In an announcement that will surprise approximately nobody, Portland has been named America’s Top Bike-Friendly City in the 2012 rankings from Bicycling magazine. Bike culture reigns supreme in the Pacific Northwestern city, which boasts 180 miles of bike lanes and 79 miles of off-street bike paths.
Always quick to embrace cyclist-friendly innovations, Portland was the first city in the United States to implement bike boxes at intersections and elementary-school bike commuting trains. Among the city’s many bike shops is newcomer Go By Bike, which is located under the aerial tram and offers valet parking, rentals, and repairs.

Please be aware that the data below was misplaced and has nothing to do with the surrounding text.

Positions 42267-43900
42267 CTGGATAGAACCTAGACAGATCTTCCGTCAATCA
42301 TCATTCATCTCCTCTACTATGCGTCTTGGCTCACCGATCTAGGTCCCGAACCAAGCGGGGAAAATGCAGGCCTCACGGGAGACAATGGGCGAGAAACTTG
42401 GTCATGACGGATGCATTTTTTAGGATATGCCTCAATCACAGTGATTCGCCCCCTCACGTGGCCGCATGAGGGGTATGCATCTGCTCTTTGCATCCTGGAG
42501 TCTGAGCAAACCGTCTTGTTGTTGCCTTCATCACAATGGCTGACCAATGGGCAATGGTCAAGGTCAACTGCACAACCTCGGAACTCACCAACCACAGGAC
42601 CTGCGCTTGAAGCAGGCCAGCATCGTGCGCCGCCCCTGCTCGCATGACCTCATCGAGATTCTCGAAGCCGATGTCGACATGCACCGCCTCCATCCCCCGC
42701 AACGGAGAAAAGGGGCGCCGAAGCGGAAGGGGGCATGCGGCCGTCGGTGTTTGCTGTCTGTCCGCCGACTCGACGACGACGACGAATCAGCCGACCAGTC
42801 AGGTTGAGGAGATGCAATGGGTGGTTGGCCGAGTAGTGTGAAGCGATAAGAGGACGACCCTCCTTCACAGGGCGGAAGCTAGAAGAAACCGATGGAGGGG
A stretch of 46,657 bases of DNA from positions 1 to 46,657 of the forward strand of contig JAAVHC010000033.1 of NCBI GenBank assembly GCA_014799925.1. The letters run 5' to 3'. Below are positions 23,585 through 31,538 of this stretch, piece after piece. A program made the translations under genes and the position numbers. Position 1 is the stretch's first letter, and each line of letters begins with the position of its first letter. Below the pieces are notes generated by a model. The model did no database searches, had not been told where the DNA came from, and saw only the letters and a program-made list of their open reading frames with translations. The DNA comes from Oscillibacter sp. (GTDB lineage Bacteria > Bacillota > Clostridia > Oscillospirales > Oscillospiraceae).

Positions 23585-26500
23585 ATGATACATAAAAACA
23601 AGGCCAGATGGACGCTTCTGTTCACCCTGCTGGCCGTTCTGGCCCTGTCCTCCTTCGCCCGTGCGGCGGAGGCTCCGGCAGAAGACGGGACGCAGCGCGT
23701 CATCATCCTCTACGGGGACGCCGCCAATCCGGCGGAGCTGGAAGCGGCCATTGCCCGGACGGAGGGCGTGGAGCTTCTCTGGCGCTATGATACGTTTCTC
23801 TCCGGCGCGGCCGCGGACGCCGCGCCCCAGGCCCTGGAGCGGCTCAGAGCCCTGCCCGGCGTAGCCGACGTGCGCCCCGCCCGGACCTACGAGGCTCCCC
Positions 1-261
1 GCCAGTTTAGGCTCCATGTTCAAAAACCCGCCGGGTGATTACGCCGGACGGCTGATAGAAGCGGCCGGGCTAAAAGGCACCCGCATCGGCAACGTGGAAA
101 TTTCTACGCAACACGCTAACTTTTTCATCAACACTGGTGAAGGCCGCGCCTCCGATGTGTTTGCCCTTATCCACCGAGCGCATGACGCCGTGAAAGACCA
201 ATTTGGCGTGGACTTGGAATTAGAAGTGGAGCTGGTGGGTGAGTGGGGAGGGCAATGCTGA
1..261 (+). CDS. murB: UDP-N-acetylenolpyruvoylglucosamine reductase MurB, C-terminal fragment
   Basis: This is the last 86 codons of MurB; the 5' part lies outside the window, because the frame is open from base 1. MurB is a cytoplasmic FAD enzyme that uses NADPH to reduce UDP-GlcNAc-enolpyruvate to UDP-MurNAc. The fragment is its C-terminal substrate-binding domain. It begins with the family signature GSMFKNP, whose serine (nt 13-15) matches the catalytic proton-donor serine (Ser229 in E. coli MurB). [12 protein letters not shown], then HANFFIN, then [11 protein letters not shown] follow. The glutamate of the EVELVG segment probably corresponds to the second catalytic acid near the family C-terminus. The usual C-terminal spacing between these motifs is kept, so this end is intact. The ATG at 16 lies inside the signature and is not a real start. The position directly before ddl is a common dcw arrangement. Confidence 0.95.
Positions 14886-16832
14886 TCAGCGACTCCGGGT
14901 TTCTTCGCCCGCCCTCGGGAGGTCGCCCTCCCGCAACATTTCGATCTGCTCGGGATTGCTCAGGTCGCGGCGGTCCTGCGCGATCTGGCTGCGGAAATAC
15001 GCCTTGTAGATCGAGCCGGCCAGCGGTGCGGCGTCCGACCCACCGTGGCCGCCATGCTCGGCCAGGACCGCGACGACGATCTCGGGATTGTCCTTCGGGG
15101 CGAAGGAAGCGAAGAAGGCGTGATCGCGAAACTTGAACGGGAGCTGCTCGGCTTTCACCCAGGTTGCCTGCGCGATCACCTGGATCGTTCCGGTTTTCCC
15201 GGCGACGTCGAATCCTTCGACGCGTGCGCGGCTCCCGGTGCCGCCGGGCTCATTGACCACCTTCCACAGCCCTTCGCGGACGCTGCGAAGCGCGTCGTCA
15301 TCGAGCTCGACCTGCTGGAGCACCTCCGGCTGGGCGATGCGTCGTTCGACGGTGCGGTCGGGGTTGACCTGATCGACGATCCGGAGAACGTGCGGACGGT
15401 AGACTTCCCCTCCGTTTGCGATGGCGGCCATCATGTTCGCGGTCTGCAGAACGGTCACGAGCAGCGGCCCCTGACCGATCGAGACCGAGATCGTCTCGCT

In second place is Minneapolis, which has a strong commitment to fossil fuel-free transportation, with over 120 miles of bikeways, a bike-share program, and lots of bike amenities. The wintry city actually ranked number one in the 2010 list.
One surprise, to us at least, is Chicago, which came in at number five. Cyclists in the Windy City have benefitted from transporation czar Gabe Klein’s ambitious agenda to reinvigorate Chicago’s bike network.
And what about our beloved/maligned Los Angeles? The city has definitely made some strides, with a 96 percent ridership increase at intersections with new bike lanes. But at number 32, there’s still plenty of work to be done.
Check out the full rankings here.
Photo: A food delivery biker pedals through Portland. (Charles Gullung)